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Forestry, Wildlife and Natural Resource Management > FWNRM Blog > Posts > (Final day) Preparing for drought: Forest management strategies to increase forest resiliency

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Today we conclude going through some silvicultural practices forest landowners and managers can use to promote good health and resiliency to prepare for drought by focusing on the benefits of eliminating and controlling invasive species and an overall summary and conclusion.  

 

Eliminate and control invasive species:

  • Many invasive exotic species outcompete native species for resources
  • Removing invasive species eliminates additional competition for resources and stress to trees

Invasive species can rapidly encroach native systems and cause stress to forests that can make them more vulnerable to drought. Removing invasive species and preventing establishment is essential for eliminating and controlling their spread. The picture below is Chinese privet (Ligustrum sinense) an invasive plant species of ecosystems in Alabama and across the Southeast.  

 chinese privet1.jpg

Drought causes stress to trees and stressed trees experience poor growth and health that increase the risk of insect pest attacks and disease. Specifically, drought can cause decreased growth and poor health, decreased resistance to disease and insects, increased risk of catastrophic wildfire, and tree mortality. Proactively managing your forest with appropriate silvicultural practices can minimize these risks associated with drought when it occurs.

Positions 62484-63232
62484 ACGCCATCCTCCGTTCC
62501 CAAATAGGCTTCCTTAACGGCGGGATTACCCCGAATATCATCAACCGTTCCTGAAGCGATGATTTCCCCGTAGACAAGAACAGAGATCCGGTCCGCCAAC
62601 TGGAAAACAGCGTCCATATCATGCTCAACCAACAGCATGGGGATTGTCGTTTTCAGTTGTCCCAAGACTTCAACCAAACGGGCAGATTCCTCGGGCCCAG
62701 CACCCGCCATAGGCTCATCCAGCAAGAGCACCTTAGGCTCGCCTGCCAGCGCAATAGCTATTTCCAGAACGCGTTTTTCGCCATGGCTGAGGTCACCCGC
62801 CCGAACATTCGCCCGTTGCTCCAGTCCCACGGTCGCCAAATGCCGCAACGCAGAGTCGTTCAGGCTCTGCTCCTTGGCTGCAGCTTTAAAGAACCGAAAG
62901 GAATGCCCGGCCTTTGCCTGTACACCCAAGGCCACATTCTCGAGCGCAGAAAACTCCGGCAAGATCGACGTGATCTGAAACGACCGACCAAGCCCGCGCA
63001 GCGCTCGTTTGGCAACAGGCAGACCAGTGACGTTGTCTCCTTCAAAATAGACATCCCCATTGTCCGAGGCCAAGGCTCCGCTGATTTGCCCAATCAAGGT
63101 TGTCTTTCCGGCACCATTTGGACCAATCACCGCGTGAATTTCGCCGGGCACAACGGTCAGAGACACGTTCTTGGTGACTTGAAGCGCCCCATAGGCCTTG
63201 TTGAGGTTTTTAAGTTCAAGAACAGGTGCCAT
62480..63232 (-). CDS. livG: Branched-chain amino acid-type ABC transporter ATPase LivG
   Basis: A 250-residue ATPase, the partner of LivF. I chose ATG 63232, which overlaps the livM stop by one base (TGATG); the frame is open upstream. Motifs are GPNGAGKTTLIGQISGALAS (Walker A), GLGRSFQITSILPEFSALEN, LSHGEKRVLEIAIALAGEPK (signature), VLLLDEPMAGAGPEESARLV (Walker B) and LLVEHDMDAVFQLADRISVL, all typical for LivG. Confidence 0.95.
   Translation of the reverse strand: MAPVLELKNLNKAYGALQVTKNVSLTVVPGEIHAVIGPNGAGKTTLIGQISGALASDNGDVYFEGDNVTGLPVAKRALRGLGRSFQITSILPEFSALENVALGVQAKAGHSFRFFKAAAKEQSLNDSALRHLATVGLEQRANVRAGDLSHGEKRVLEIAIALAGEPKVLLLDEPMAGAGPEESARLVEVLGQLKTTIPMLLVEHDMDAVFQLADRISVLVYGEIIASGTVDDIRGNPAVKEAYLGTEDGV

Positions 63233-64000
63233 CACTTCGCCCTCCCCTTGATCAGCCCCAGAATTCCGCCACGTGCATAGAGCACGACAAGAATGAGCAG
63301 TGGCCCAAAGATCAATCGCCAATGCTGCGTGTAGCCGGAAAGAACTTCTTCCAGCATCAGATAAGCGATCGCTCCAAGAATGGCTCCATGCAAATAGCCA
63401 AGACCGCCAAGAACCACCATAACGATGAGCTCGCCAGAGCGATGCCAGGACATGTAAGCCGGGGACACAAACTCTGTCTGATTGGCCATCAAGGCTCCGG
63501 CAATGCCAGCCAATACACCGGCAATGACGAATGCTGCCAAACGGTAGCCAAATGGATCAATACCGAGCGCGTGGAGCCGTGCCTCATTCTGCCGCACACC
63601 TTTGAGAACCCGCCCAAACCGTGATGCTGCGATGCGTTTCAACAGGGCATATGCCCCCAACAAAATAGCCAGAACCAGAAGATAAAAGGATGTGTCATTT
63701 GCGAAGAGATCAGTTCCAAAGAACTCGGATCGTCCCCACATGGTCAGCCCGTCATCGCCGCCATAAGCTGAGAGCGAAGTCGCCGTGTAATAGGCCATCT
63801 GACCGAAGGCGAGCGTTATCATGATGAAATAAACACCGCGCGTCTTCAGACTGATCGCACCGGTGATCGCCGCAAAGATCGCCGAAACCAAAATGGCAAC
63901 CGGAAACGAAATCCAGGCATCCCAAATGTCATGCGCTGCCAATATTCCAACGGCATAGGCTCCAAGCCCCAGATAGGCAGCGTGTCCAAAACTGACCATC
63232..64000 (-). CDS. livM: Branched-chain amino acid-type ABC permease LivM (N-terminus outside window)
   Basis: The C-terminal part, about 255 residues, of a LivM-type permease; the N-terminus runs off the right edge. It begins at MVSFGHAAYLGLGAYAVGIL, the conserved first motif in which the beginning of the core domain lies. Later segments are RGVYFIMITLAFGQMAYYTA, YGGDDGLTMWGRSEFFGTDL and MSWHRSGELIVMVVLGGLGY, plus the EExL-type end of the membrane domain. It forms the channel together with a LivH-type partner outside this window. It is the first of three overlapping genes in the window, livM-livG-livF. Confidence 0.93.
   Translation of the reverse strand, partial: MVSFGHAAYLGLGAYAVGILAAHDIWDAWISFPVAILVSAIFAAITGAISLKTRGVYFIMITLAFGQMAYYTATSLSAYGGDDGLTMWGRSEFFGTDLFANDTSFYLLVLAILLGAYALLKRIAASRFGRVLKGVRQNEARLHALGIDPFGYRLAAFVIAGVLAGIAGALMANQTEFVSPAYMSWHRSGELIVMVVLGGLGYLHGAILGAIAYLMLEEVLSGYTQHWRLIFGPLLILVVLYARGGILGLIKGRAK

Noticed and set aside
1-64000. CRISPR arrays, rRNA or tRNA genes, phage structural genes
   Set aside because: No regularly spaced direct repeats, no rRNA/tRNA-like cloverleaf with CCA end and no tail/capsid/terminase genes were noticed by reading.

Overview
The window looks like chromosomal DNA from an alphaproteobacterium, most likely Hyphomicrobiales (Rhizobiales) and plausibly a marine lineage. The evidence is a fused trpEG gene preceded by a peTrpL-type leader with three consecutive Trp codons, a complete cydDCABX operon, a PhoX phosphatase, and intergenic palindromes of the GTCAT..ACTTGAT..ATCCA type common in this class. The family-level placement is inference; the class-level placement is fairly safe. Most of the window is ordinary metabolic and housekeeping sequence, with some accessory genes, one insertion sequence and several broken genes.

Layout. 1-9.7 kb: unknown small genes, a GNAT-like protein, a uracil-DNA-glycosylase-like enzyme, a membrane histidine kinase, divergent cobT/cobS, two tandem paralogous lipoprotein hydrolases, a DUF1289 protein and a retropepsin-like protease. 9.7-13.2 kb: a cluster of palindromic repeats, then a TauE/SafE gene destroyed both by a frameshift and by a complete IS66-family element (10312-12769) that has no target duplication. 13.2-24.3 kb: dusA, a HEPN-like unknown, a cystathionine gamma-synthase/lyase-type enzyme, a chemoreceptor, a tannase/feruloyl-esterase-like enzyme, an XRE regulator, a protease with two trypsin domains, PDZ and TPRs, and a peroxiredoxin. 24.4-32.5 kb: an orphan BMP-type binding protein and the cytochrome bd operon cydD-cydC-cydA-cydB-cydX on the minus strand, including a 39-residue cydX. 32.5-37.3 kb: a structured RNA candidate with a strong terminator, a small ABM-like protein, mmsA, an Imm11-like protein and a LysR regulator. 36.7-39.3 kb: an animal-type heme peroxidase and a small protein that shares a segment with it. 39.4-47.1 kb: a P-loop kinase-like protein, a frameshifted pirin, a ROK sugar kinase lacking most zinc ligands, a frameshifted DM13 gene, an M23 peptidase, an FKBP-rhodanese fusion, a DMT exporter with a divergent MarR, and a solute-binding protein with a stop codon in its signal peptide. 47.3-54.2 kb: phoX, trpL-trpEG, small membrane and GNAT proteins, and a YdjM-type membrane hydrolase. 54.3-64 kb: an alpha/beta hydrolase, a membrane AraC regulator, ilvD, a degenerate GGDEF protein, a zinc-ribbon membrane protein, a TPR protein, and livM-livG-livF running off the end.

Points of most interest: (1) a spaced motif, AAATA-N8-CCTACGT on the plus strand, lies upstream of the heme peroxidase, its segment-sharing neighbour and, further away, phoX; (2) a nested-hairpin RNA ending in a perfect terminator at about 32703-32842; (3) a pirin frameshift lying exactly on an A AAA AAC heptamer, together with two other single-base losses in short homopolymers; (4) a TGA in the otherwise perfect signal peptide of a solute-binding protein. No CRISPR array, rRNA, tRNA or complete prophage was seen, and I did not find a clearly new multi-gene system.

The management practices highlighted over the last few days are focused on improving the overall health and vigor of your forest. As I mentioned earlier in the week, healthy forests are better equipped to withstand and recover from drought and many risks to forests associated with drought, but that does not mean they are drought-proof.

In summary, species selection for planting is critical to the long-term health of a stand. Planting the wrong species on a site can result in poor survival, growth, and vigor. Thinning reduces overcrowded conditions, increases nutrient and water availability to remaining trees, and removes trees in poor health. Prescribe fire provides many benefits including reduced competition and reduced fuel loads that can minimize the risks of catastrophic fire. However, prescribe fire can cause stress to trees and should be avoided during times when trees are already experiencing stress from other factors, especially for forests systems not burned regularly. Taking account of the current condition of your forest and proper timing is essential when using prescribed fire.

Specific site conditions, environmental factors, and landowner objectives should be considered in forest management. For assistance with managing your forest, contact your local forestry professional.

 

Multiple workshops on the effects of drought on forests and forest management practices that help minimize the impact of drought will be offered by ACES professionals at different locations across the state of Alabama this summer. Specific locations, dates and times will be announced in the coming weeks.

 

Additional information on invasive species can be found at:

http://www.aces.edu/natural-resources/invasive-species/index.php

Additional information on drought can be found at:

https://www.drought.gov/drought/

Additional information on forest management and drought can be found at:

http://www.pinemap.org/

For further information on forest drought or the upcoming forest drought workshops, contact Adam Maggard at (334)-844-2401 or adm0074@aces.edu.


*Picture citation: Nancy Loewenstein, Auburn University, Bugwood.org


 


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